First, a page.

Turn the Heat Up: Chili Peppers You’ll Find in a Mexican Kitchen
The chili pepper makes up a big part of Mexican cuisine — locals have been incorporating the ingredient into their dishes for years. In fact, researchers believe that the plant came from the country itself, as they found 7,000-year-old chili pepper remains in Puebla and Tamaulipas.
The sway of chili peppers hasn’t waned with the passing of time; they still dominate Mexican courses, from simple, everyday meals to elaborate fiesta dishes. They’re also one of El Paso Mexican Restaurant’s ingredient staples in our Mexican food in Alexandria, VA. Let us tease your taste buds by listing down the different types of this healthy and flavorful ingredient.
The Top Trio of Chiles
Many varieties of chili peppers are found in Mexican kitchens, but three relatively mild chilis (dried peppers) dominate the cuisine, especially mole sauces, soups, and sauces. Sometimes, people combine them to create a rich flavor.
The Ancho chilis are dried, ripe Poblano peppers (which we will describe later) that have a distinct sweet and raisin-like flavor. Not only are they favored in Mexican dishes, but they’re also widely popular in Tex-Mex and fusion cuisines. It has a lower heat compared to its cousins, too; it registers about 1,000 to 2,000 Scoville heat units (SHUs).
Mulato chilis are, meanwhile, also made from Poblano peppers and have a sweet, fruity, and slightly smoky flavor. In fact, they lend a distinctive chocolate, cherry, or licorice note flavor to the dishes. Among the three, Mulato chilis are the hottest, as it usually scores about 2,500 to 3,000 SHUs.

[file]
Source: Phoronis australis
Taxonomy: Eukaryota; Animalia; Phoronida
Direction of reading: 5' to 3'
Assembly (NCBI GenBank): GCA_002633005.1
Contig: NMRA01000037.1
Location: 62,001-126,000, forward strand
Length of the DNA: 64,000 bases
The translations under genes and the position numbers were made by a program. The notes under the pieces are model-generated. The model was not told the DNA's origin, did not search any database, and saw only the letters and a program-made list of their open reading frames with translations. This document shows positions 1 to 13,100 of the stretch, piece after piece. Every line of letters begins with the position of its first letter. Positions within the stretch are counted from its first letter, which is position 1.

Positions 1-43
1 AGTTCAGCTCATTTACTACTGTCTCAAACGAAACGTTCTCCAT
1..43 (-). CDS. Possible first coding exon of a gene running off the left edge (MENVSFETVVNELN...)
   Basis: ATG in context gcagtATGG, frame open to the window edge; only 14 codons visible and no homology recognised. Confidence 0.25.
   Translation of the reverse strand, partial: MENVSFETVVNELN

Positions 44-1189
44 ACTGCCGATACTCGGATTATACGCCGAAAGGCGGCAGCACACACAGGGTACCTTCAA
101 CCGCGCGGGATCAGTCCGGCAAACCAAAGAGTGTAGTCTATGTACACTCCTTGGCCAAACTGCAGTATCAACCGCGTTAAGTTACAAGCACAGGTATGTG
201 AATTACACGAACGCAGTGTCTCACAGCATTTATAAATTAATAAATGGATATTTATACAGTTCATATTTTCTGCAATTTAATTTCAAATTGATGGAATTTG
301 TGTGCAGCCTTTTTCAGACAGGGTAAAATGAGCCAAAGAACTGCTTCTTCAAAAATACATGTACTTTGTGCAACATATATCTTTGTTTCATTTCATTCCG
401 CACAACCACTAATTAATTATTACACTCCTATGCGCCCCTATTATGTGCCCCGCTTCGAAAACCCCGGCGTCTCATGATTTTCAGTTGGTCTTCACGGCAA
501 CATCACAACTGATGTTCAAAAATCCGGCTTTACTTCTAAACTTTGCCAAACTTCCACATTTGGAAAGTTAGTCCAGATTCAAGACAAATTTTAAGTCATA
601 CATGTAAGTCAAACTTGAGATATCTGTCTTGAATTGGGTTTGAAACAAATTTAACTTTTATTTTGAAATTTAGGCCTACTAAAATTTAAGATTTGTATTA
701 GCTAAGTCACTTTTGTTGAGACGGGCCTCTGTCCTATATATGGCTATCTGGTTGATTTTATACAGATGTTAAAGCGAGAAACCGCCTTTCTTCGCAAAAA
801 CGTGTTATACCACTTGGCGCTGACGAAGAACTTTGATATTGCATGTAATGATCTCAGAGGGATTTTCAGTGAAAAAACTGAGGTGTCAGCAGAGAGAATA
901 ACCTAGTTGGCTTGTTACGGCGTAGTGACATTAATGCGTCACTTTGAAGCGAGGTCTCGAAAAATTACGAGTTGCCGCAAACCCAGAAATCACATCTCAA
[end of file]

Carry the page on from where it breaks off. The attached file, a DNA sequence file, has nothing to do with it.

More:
Lastly, the Pasilla chilis — also known as the “Chile Negro” — are dried, ripe Chilaca peppers. They have a flavor reminiscent of sweet raisin and coffee. Long and thin, they taper at one end and have a wrinkled, nearly black skin. People commonly use them in meat dishes. They have a mild-to-moderate heat level, measuring about 1,000 to 4,000 SHUs.
The Kitchen Staples
Mexican cuisine has more to offer than the mentioned varieties. Here are other famous and flavorful peppers that you’d encounter in authentic Mexican food:
Jalapeños are one of the most popular pepper variants. It is often used as an ingredient of salsa and guacamole. Common varieties of the pepper include the Señorita, Fresno Chile, Sierra Fuego, and Mucho Nacho. Some famous chilis, such as the chipotle meco and morita chipotle, are made from Jalapeño peppers. It registers about 2,500 to 10,000 SHUs.
Serrano peppers are hotter than its Jalapeño cousin: they range between 5,000 and 20,000 SHUs on the heat scale. Like Jalapeños, however, people can still incorporate them into salads and salsas. Mexico is home to about 140 varieties of Serrano peppers, which have a fresh and crisp flavor.
Poblano peppers, meanwhile, have a rich and smoky flavor. They are a common ingredient in chile relleno, which are peppers stuffed with meat and cheese due to their sturdy, thick walls. They are about five times milder than the Jalapeño, with the mildest having 1,000 SHUs.
Habanero peppers are some of the world’s hottest varieties. They measure between 100,000 – 350,000 SHUs and are 12 to 140 times hotter than Jalapeños. They are commonly used for making hot sauces.
Fresh Chili Peppers in Authentic Mexican Food
Our staff can name and describe several other types of chili peppers as we handle them round the clock. Furthermore, our restaurants in Alexandria, Springfield, and Woodbridge offer authentic Mexican food heaped with pepper dishes that will give you a kick of flavor any time of the day.
Ready to experience the heat of Mexican peppers? Drop by our restaurants or contact our team to make a reservation.